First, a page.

Watford's bright young manager, Adrian Boothroyd, has insisted his side are in the Premiership "to make an impact, not a little splash" but although Manchester United felt the full force of their uncompromisingly direct play, the new kids on the block were too loose at the back and not sharp enough in attack to halt their visitors' impressive start to the season.
Goals by Mikaël Silvestre and Ryan Giggs on either side of an equaliser by Damien Francis maintained United's 100 per cent record in a game they should have won more comfortably. Sitting on top of the Premiership for the first time in 32 months, they may appear to be missing neither the departed Ruud van Nistelrooy nor the suspended Wayne Rooney and Paul Scholes, but must be well aware that there are much tougher challenges to come than those provided so far by Fulham, Charlton or Watford. Tottenham and Arsenal are next up after the international break as United attempt to continue their capital punishment.
Rio Ferdinand will probably miss those games as well as England's next two matches, at least, after apparently breaking his toe. He joins a long list of injured United defenders, though the back-four were solid enough yesterday with the embarrassing exception of the goal conceded to an unmarked Francis.
Giggs has been in vintage form thus far and was equally effective here in two different positions. Cristiano Ronaldo has shown more character than many would have credited him with in ignoring chauvinistic booing, and Ole Gunnar Solskjaer's return to full fitness has added to Sir Alex Ferguson's options, although he was quiet here.
Michael Carrick, also starting for the first time and substituted before the end, formed a new partnership in central midfield with Darren Fletcher that would have been tested more thoroughly were Watford not so inclined to bypass that area.
"Watford make it a real battle," Ferguson said. "They're a handful, a really committed side, who never give you a minute. The touches-on create all sorts of mayhem behind you. We picked the right side but I was still looking for a better performance."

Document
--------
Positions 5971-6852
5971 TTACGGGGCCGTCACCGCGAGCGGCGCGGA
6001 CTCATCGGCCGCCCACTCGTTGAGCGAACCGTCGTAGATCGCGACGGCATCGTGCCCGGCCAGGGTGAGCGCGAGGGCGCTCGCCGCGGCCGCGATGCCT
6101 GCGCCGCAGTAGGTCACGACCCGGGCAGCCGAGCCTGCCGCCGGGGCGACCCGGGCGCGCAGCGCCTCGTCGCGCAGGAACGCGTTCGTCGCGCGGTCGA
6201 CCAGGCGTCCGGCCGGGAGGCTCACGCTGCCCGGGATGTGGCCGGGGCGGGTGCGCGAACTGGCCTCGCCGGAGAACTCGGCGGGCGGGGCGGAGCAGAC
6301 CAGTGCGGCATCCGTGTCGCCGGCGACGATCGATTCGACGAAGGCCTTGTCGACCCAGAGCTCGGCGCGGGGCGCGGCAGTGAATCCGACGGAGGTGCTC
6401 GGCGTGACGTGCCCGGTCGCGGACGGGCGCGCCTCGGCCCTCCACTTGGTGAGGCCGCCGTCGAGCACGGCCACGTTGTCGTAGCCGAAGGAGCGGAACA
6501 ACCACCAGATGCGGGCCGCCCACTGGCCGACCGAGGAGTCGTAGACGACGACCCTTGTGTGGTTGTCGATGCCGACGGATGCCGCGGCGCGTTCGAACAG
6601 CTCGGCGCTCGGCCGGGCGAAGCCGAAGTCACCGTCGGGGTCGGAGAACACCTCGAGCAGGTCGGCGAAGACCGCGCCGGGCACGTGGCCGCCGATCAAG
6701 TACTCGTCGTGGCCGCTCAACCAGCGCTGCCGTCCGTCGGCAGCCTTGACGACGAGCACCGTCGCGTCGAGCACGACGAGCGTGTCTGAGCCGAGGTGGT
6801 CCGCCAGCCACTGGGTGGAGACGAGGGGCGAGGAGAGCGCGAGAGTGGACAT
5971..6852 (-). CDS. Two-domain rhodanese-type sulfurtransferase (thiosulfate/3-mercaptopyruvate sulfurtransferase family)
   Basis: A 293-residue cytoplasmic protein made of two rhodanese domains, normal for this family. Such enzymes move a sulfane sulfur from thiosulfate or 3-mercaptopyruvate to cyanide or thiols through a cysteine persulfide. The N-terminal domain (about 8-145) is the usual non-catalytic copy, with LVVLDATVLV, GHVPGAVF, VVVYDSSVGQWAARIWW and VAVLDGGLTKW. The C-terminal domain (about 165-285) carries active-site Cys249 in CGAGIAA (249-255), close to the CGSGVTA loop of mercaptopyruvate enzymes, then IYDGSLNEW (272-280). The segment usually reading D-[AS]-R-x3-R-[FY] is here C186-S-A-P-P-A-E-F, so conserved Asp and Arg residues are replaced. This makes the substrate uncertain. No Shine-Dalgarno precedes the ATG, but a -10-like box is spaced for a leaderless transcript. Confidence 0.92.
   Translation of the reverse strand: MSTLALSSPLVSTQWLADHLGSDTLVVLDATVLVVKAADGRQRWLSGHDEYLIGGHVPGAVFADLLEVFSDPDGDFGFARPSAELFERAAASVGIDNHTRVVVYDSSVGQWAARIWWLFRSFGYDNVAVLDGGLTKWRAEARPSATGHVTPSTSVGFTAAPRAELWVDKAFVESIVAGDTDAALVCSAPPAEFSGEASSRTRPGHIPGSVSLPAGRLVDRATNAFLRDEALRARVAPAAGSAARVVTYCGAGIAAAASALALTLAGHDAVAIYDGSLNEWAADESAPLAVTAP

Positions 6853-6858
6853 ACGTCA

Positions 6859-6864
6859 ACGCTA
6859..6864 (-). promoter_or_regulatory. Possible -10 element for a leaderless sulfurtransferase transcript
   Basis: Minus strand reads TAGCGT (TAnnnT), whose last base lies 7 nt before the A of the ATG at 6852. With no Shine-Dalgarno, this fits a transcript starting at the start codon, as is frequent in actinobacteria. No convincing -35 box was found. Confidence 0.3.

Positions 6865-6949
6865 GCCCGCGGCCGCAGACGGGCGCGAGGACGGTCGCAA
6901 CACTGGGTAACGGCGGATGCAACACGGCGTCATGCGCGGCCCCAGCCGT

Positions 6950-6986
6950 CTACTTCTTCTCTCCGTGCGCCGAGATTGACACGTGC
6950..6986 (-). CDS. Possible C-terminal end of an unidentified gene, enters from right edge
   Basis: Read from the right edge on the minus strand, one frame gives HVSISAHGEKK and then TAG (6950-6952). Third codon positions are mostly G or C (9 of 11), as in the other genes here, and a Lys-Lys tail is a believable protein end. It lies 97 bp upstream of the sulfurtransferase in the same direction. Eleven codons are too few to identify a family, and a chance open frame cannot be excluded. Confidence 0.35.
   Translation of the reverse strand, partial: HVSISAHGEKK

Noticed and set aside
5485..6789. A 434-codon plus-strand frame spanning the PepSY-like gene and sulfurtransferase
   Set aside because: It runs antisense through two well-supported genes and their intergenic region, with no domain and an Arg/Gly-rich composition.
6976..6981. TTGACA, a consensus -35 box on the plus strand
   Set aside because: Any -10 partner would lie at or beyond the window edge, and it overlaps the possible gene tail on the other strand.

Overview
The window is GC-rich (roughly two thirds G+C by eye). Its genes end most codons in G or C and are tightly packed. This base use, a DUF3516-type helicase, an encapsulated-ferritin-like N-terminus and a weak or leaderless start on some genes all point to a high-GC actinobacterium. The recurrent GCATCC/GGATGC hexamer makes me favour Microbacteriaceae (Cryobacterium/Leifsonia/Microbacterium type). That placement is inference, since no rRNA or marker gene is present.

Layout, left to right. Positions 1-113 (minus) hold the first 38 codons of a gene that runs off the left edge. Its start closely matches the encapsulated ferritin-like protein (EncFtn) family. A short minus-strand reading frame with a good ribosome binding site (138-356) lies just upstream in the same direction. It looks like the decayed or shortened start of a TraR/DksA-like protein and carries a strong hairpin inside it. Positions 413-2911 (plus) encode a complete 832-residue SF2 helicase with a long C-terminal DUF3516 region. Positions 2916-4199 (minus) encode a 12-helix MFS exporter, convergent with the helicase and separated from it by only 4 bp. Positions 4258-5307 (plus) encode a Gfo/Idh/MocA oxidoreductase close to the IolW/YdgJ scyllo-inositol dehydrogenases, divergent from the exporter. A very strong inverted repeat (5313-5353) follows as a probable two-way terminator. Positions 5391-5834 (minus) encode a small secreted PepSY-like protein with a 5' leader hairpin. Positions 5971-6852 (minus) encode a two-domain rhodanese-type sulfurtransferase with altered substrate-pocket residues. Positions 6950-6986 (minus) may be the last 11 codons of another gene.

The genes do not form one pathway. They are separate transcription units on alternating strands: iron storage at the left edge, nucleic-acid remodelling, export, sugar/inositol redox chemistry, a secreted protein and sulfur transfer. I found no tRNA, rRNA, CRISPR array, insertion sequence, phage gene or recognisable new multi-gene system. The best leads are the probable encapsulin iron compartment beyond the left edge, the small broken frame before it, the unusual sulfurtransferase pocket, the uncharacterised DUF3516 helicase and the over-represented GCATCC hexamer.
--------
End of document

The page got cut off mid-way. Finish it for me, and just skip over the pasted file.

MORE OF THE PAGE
Anyone who visited Vicarage Road during Graham Taylor's days of taking the club from the old Fourth Division to Wembley and Europe would have recognised the style of play under Boothroyd. The ball certainly went straight forward from back to front, not least at kick-off, when it was hoofed into touch as far upfield as possible - an old Taylor trick.
Boothroyd, however, was disappointed. "We didn't impose ourselves on the opposition today," he said. "We had chances without playing very well at all. But that's heartening in a way because there's so much more to come. We need to decide whether we're going to be a force in this League or lie down."
It was something of an oddity that his team should be level at half-time, though Boothroyd could claim some of the credit for a typically bold substitution with only half an hour played, pulling off the ineffective midfielder Hameur Bouazza for Matthew Spring. Lloyd Doyley looked a weak link at right-back and needed more support than he received from those in front of him as United took the lead after 12 minutes. Giggs, having moved inside, fed Louis Saha on his left and Silvestre, overlapping, was able to send a low drive into the far corner of the net.
Four minutes after the substitution, Watford had an equaliser. Ashley Young, proving troublesome down the right, made room for a low cross and Francis was criminally allowed to steal forward unmarked into the six-yard box and tap in. Ferguson must have been furious, though his tactical adjustment at the interval was in attack, and worked every bit as well as his opposite number's had.
Solskjaer moved out wide, before later being replaced by Park Ji-Sung, and Giggs pushed inside, from where he was able to restore a deserved lead six minutes into the second half. Spring, under pressure from Carrick, played a stumbling back-pass towards the unfortunate Watford goalkeeper, Richard Lee, who then found Danny Shittu colliding with him as Giggs eluded the pair of them to score his first goal of the season.
Frustratingly for the supportive home crowd, the lanky Darius Henderson had just missed from two yards, stabbing a cleverly worked free-kick from Marlon King right across the goal. Ferguson was still concerned enough to spend the last few minutes in his technical area, frequently berating his players. He would have been able to relax a little had Saha, played through by Giggs, not allowed Lee to save at his feet. Instead Wes Brown had to win an important header from one of Watford's long throws in the final minute before the points were assured.